This update comes with a notification, which users can ignore until February 8. Users must agree to all of the terms, or else lose all their chats and contacts.
WhatsApp refused to comment about the situation, but told The Independent that such updates were common in the industry and that users have enough time to review them. The update is supposed to integrate both Messenger and Instagram.
A spokesperson said that there are no changes in data sharing in the European region, including the UK. He added that Facebook won’t use any European region WhatsApp user data to improve its future products and advertisements.
Other than your phone number, other data collected included app version, signal strength, battery level, mobile network, connection information, mobile operator, ISP, device operations information, IP address, and language and time zone.
One user on Twitter even warned that this update is way too much and that we should all be concerned about it.
With around 2.5 billion users, WhatsApp is by far the most popular app when it comes to free messaging. Facebook bought it for $19 billion back in 2014. Since then, it has faced criticisms here and there when it comes to handling user data.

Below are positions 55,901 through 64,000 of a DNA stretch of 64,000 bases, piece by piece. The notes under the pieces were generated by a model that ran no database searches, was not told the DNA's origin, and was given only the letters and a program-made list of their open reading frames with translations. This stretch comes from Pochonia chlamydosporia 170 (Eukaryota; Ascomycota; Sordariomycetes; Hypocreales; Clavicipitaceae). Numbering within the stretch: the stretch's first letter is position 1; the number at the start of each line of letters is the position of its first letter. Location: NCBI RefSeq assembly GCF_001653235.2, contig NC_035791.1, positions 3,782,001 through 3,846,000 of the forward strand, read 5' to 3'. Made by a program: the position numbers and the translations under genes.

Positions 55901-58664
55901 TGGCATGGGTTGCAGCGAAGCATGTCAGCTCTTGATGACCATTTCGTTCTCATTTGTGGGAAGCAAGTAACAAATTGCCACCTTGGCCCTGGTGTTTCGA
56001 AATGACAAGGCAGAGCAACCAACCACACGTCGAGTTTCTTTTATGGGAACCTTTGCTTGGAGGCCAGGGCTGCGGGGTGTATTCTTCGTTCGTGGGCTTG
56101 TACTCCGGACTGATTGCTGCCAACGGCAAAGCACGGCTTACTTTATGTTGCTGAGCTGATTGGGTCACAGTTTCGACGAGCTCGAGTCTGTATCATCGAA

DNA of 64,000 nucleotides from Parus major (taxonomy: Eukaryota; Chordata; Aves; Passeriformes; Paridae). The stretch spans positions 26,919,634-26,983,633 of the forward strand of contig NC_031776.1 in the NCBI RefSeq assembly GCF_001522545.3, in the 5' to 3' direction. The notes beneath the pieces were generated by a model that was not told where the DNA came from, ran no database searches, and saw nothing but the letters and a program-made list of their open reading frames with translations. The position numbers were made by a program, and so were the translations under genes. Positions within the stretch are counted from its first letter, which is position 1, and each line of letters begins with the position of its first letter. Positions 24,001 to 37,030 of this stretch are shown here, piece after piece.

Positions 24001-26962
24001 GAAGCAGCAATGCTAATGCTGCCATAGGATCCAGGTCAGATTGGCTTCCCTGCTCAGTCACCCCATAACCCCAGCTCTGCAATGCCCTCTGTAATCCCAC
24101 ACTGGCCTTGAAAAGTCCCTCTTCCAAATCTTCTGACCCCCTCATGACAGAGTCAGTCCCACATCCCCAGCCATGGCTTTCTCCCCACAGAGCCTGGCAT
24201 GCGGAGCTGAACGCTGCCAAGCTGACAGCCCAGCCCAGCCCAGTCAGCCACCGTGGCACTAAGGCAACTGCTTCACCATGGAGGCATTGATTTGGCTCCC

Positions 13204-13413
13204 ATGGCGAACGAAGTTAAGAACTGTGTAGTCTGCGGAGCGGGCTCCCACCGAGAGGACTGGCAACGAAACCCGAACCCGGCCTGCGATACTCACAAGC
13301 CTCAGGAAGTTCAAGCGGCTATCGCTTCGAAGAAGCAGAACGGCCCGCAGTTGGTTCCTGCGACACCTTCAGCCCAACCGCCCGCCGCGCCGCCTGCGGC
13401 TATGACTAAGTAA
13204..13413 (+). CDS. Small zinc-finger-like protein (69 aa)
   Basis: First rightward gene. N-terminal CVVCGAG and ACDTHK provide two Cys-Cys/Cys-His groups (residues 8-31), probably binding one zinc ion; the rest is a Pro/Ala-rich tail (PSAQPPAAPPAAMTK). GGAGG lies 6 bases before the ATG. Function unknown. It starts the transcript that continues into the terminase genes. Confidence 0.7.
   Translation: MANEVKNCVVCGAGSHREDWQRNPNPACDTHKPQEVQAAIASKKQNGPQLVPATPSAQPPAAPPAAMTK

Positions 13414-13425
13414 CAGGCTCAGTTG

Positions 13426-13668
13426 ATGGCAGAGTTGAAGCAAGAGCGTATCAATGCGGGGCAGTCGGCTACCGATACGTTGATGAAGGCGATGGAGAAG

In 2018, co-founder Jan Koum stepped down as chief executive due to a clash over Facebook’s decision to monetize the app’s user data.
The new policy update also includes that uninstalling the app won’t mean all your user information is removed. For best results, you must instead, use the in-app feature for deleting your account. However, even after doing that, the app will still retain some of your user data especially those that are contained in your groups and the copy of your messages you’ve sent to other users.
Some Alternatives To WhatsApp
Meanwhile Signal saw a significant flux of new sign-ups after Elon Musk advised to “Use Signal” to his followers on Twitter. The rise to new sign-ups was sudden that even verification codes were getting delayed. Nevertheless, the glitch was soon fixed and new users can now register without any more complications.
Apart from Elon, whistleblower Edward Snowden also recommended using it. He said that he uses it every day and he’s still alive. Signal is an open-source app that prioritizes user privacy above all. It’s been widely used by security experts, journalists, and academics all over the globe. Signal also underpins its rival’s end-to-end encryption.
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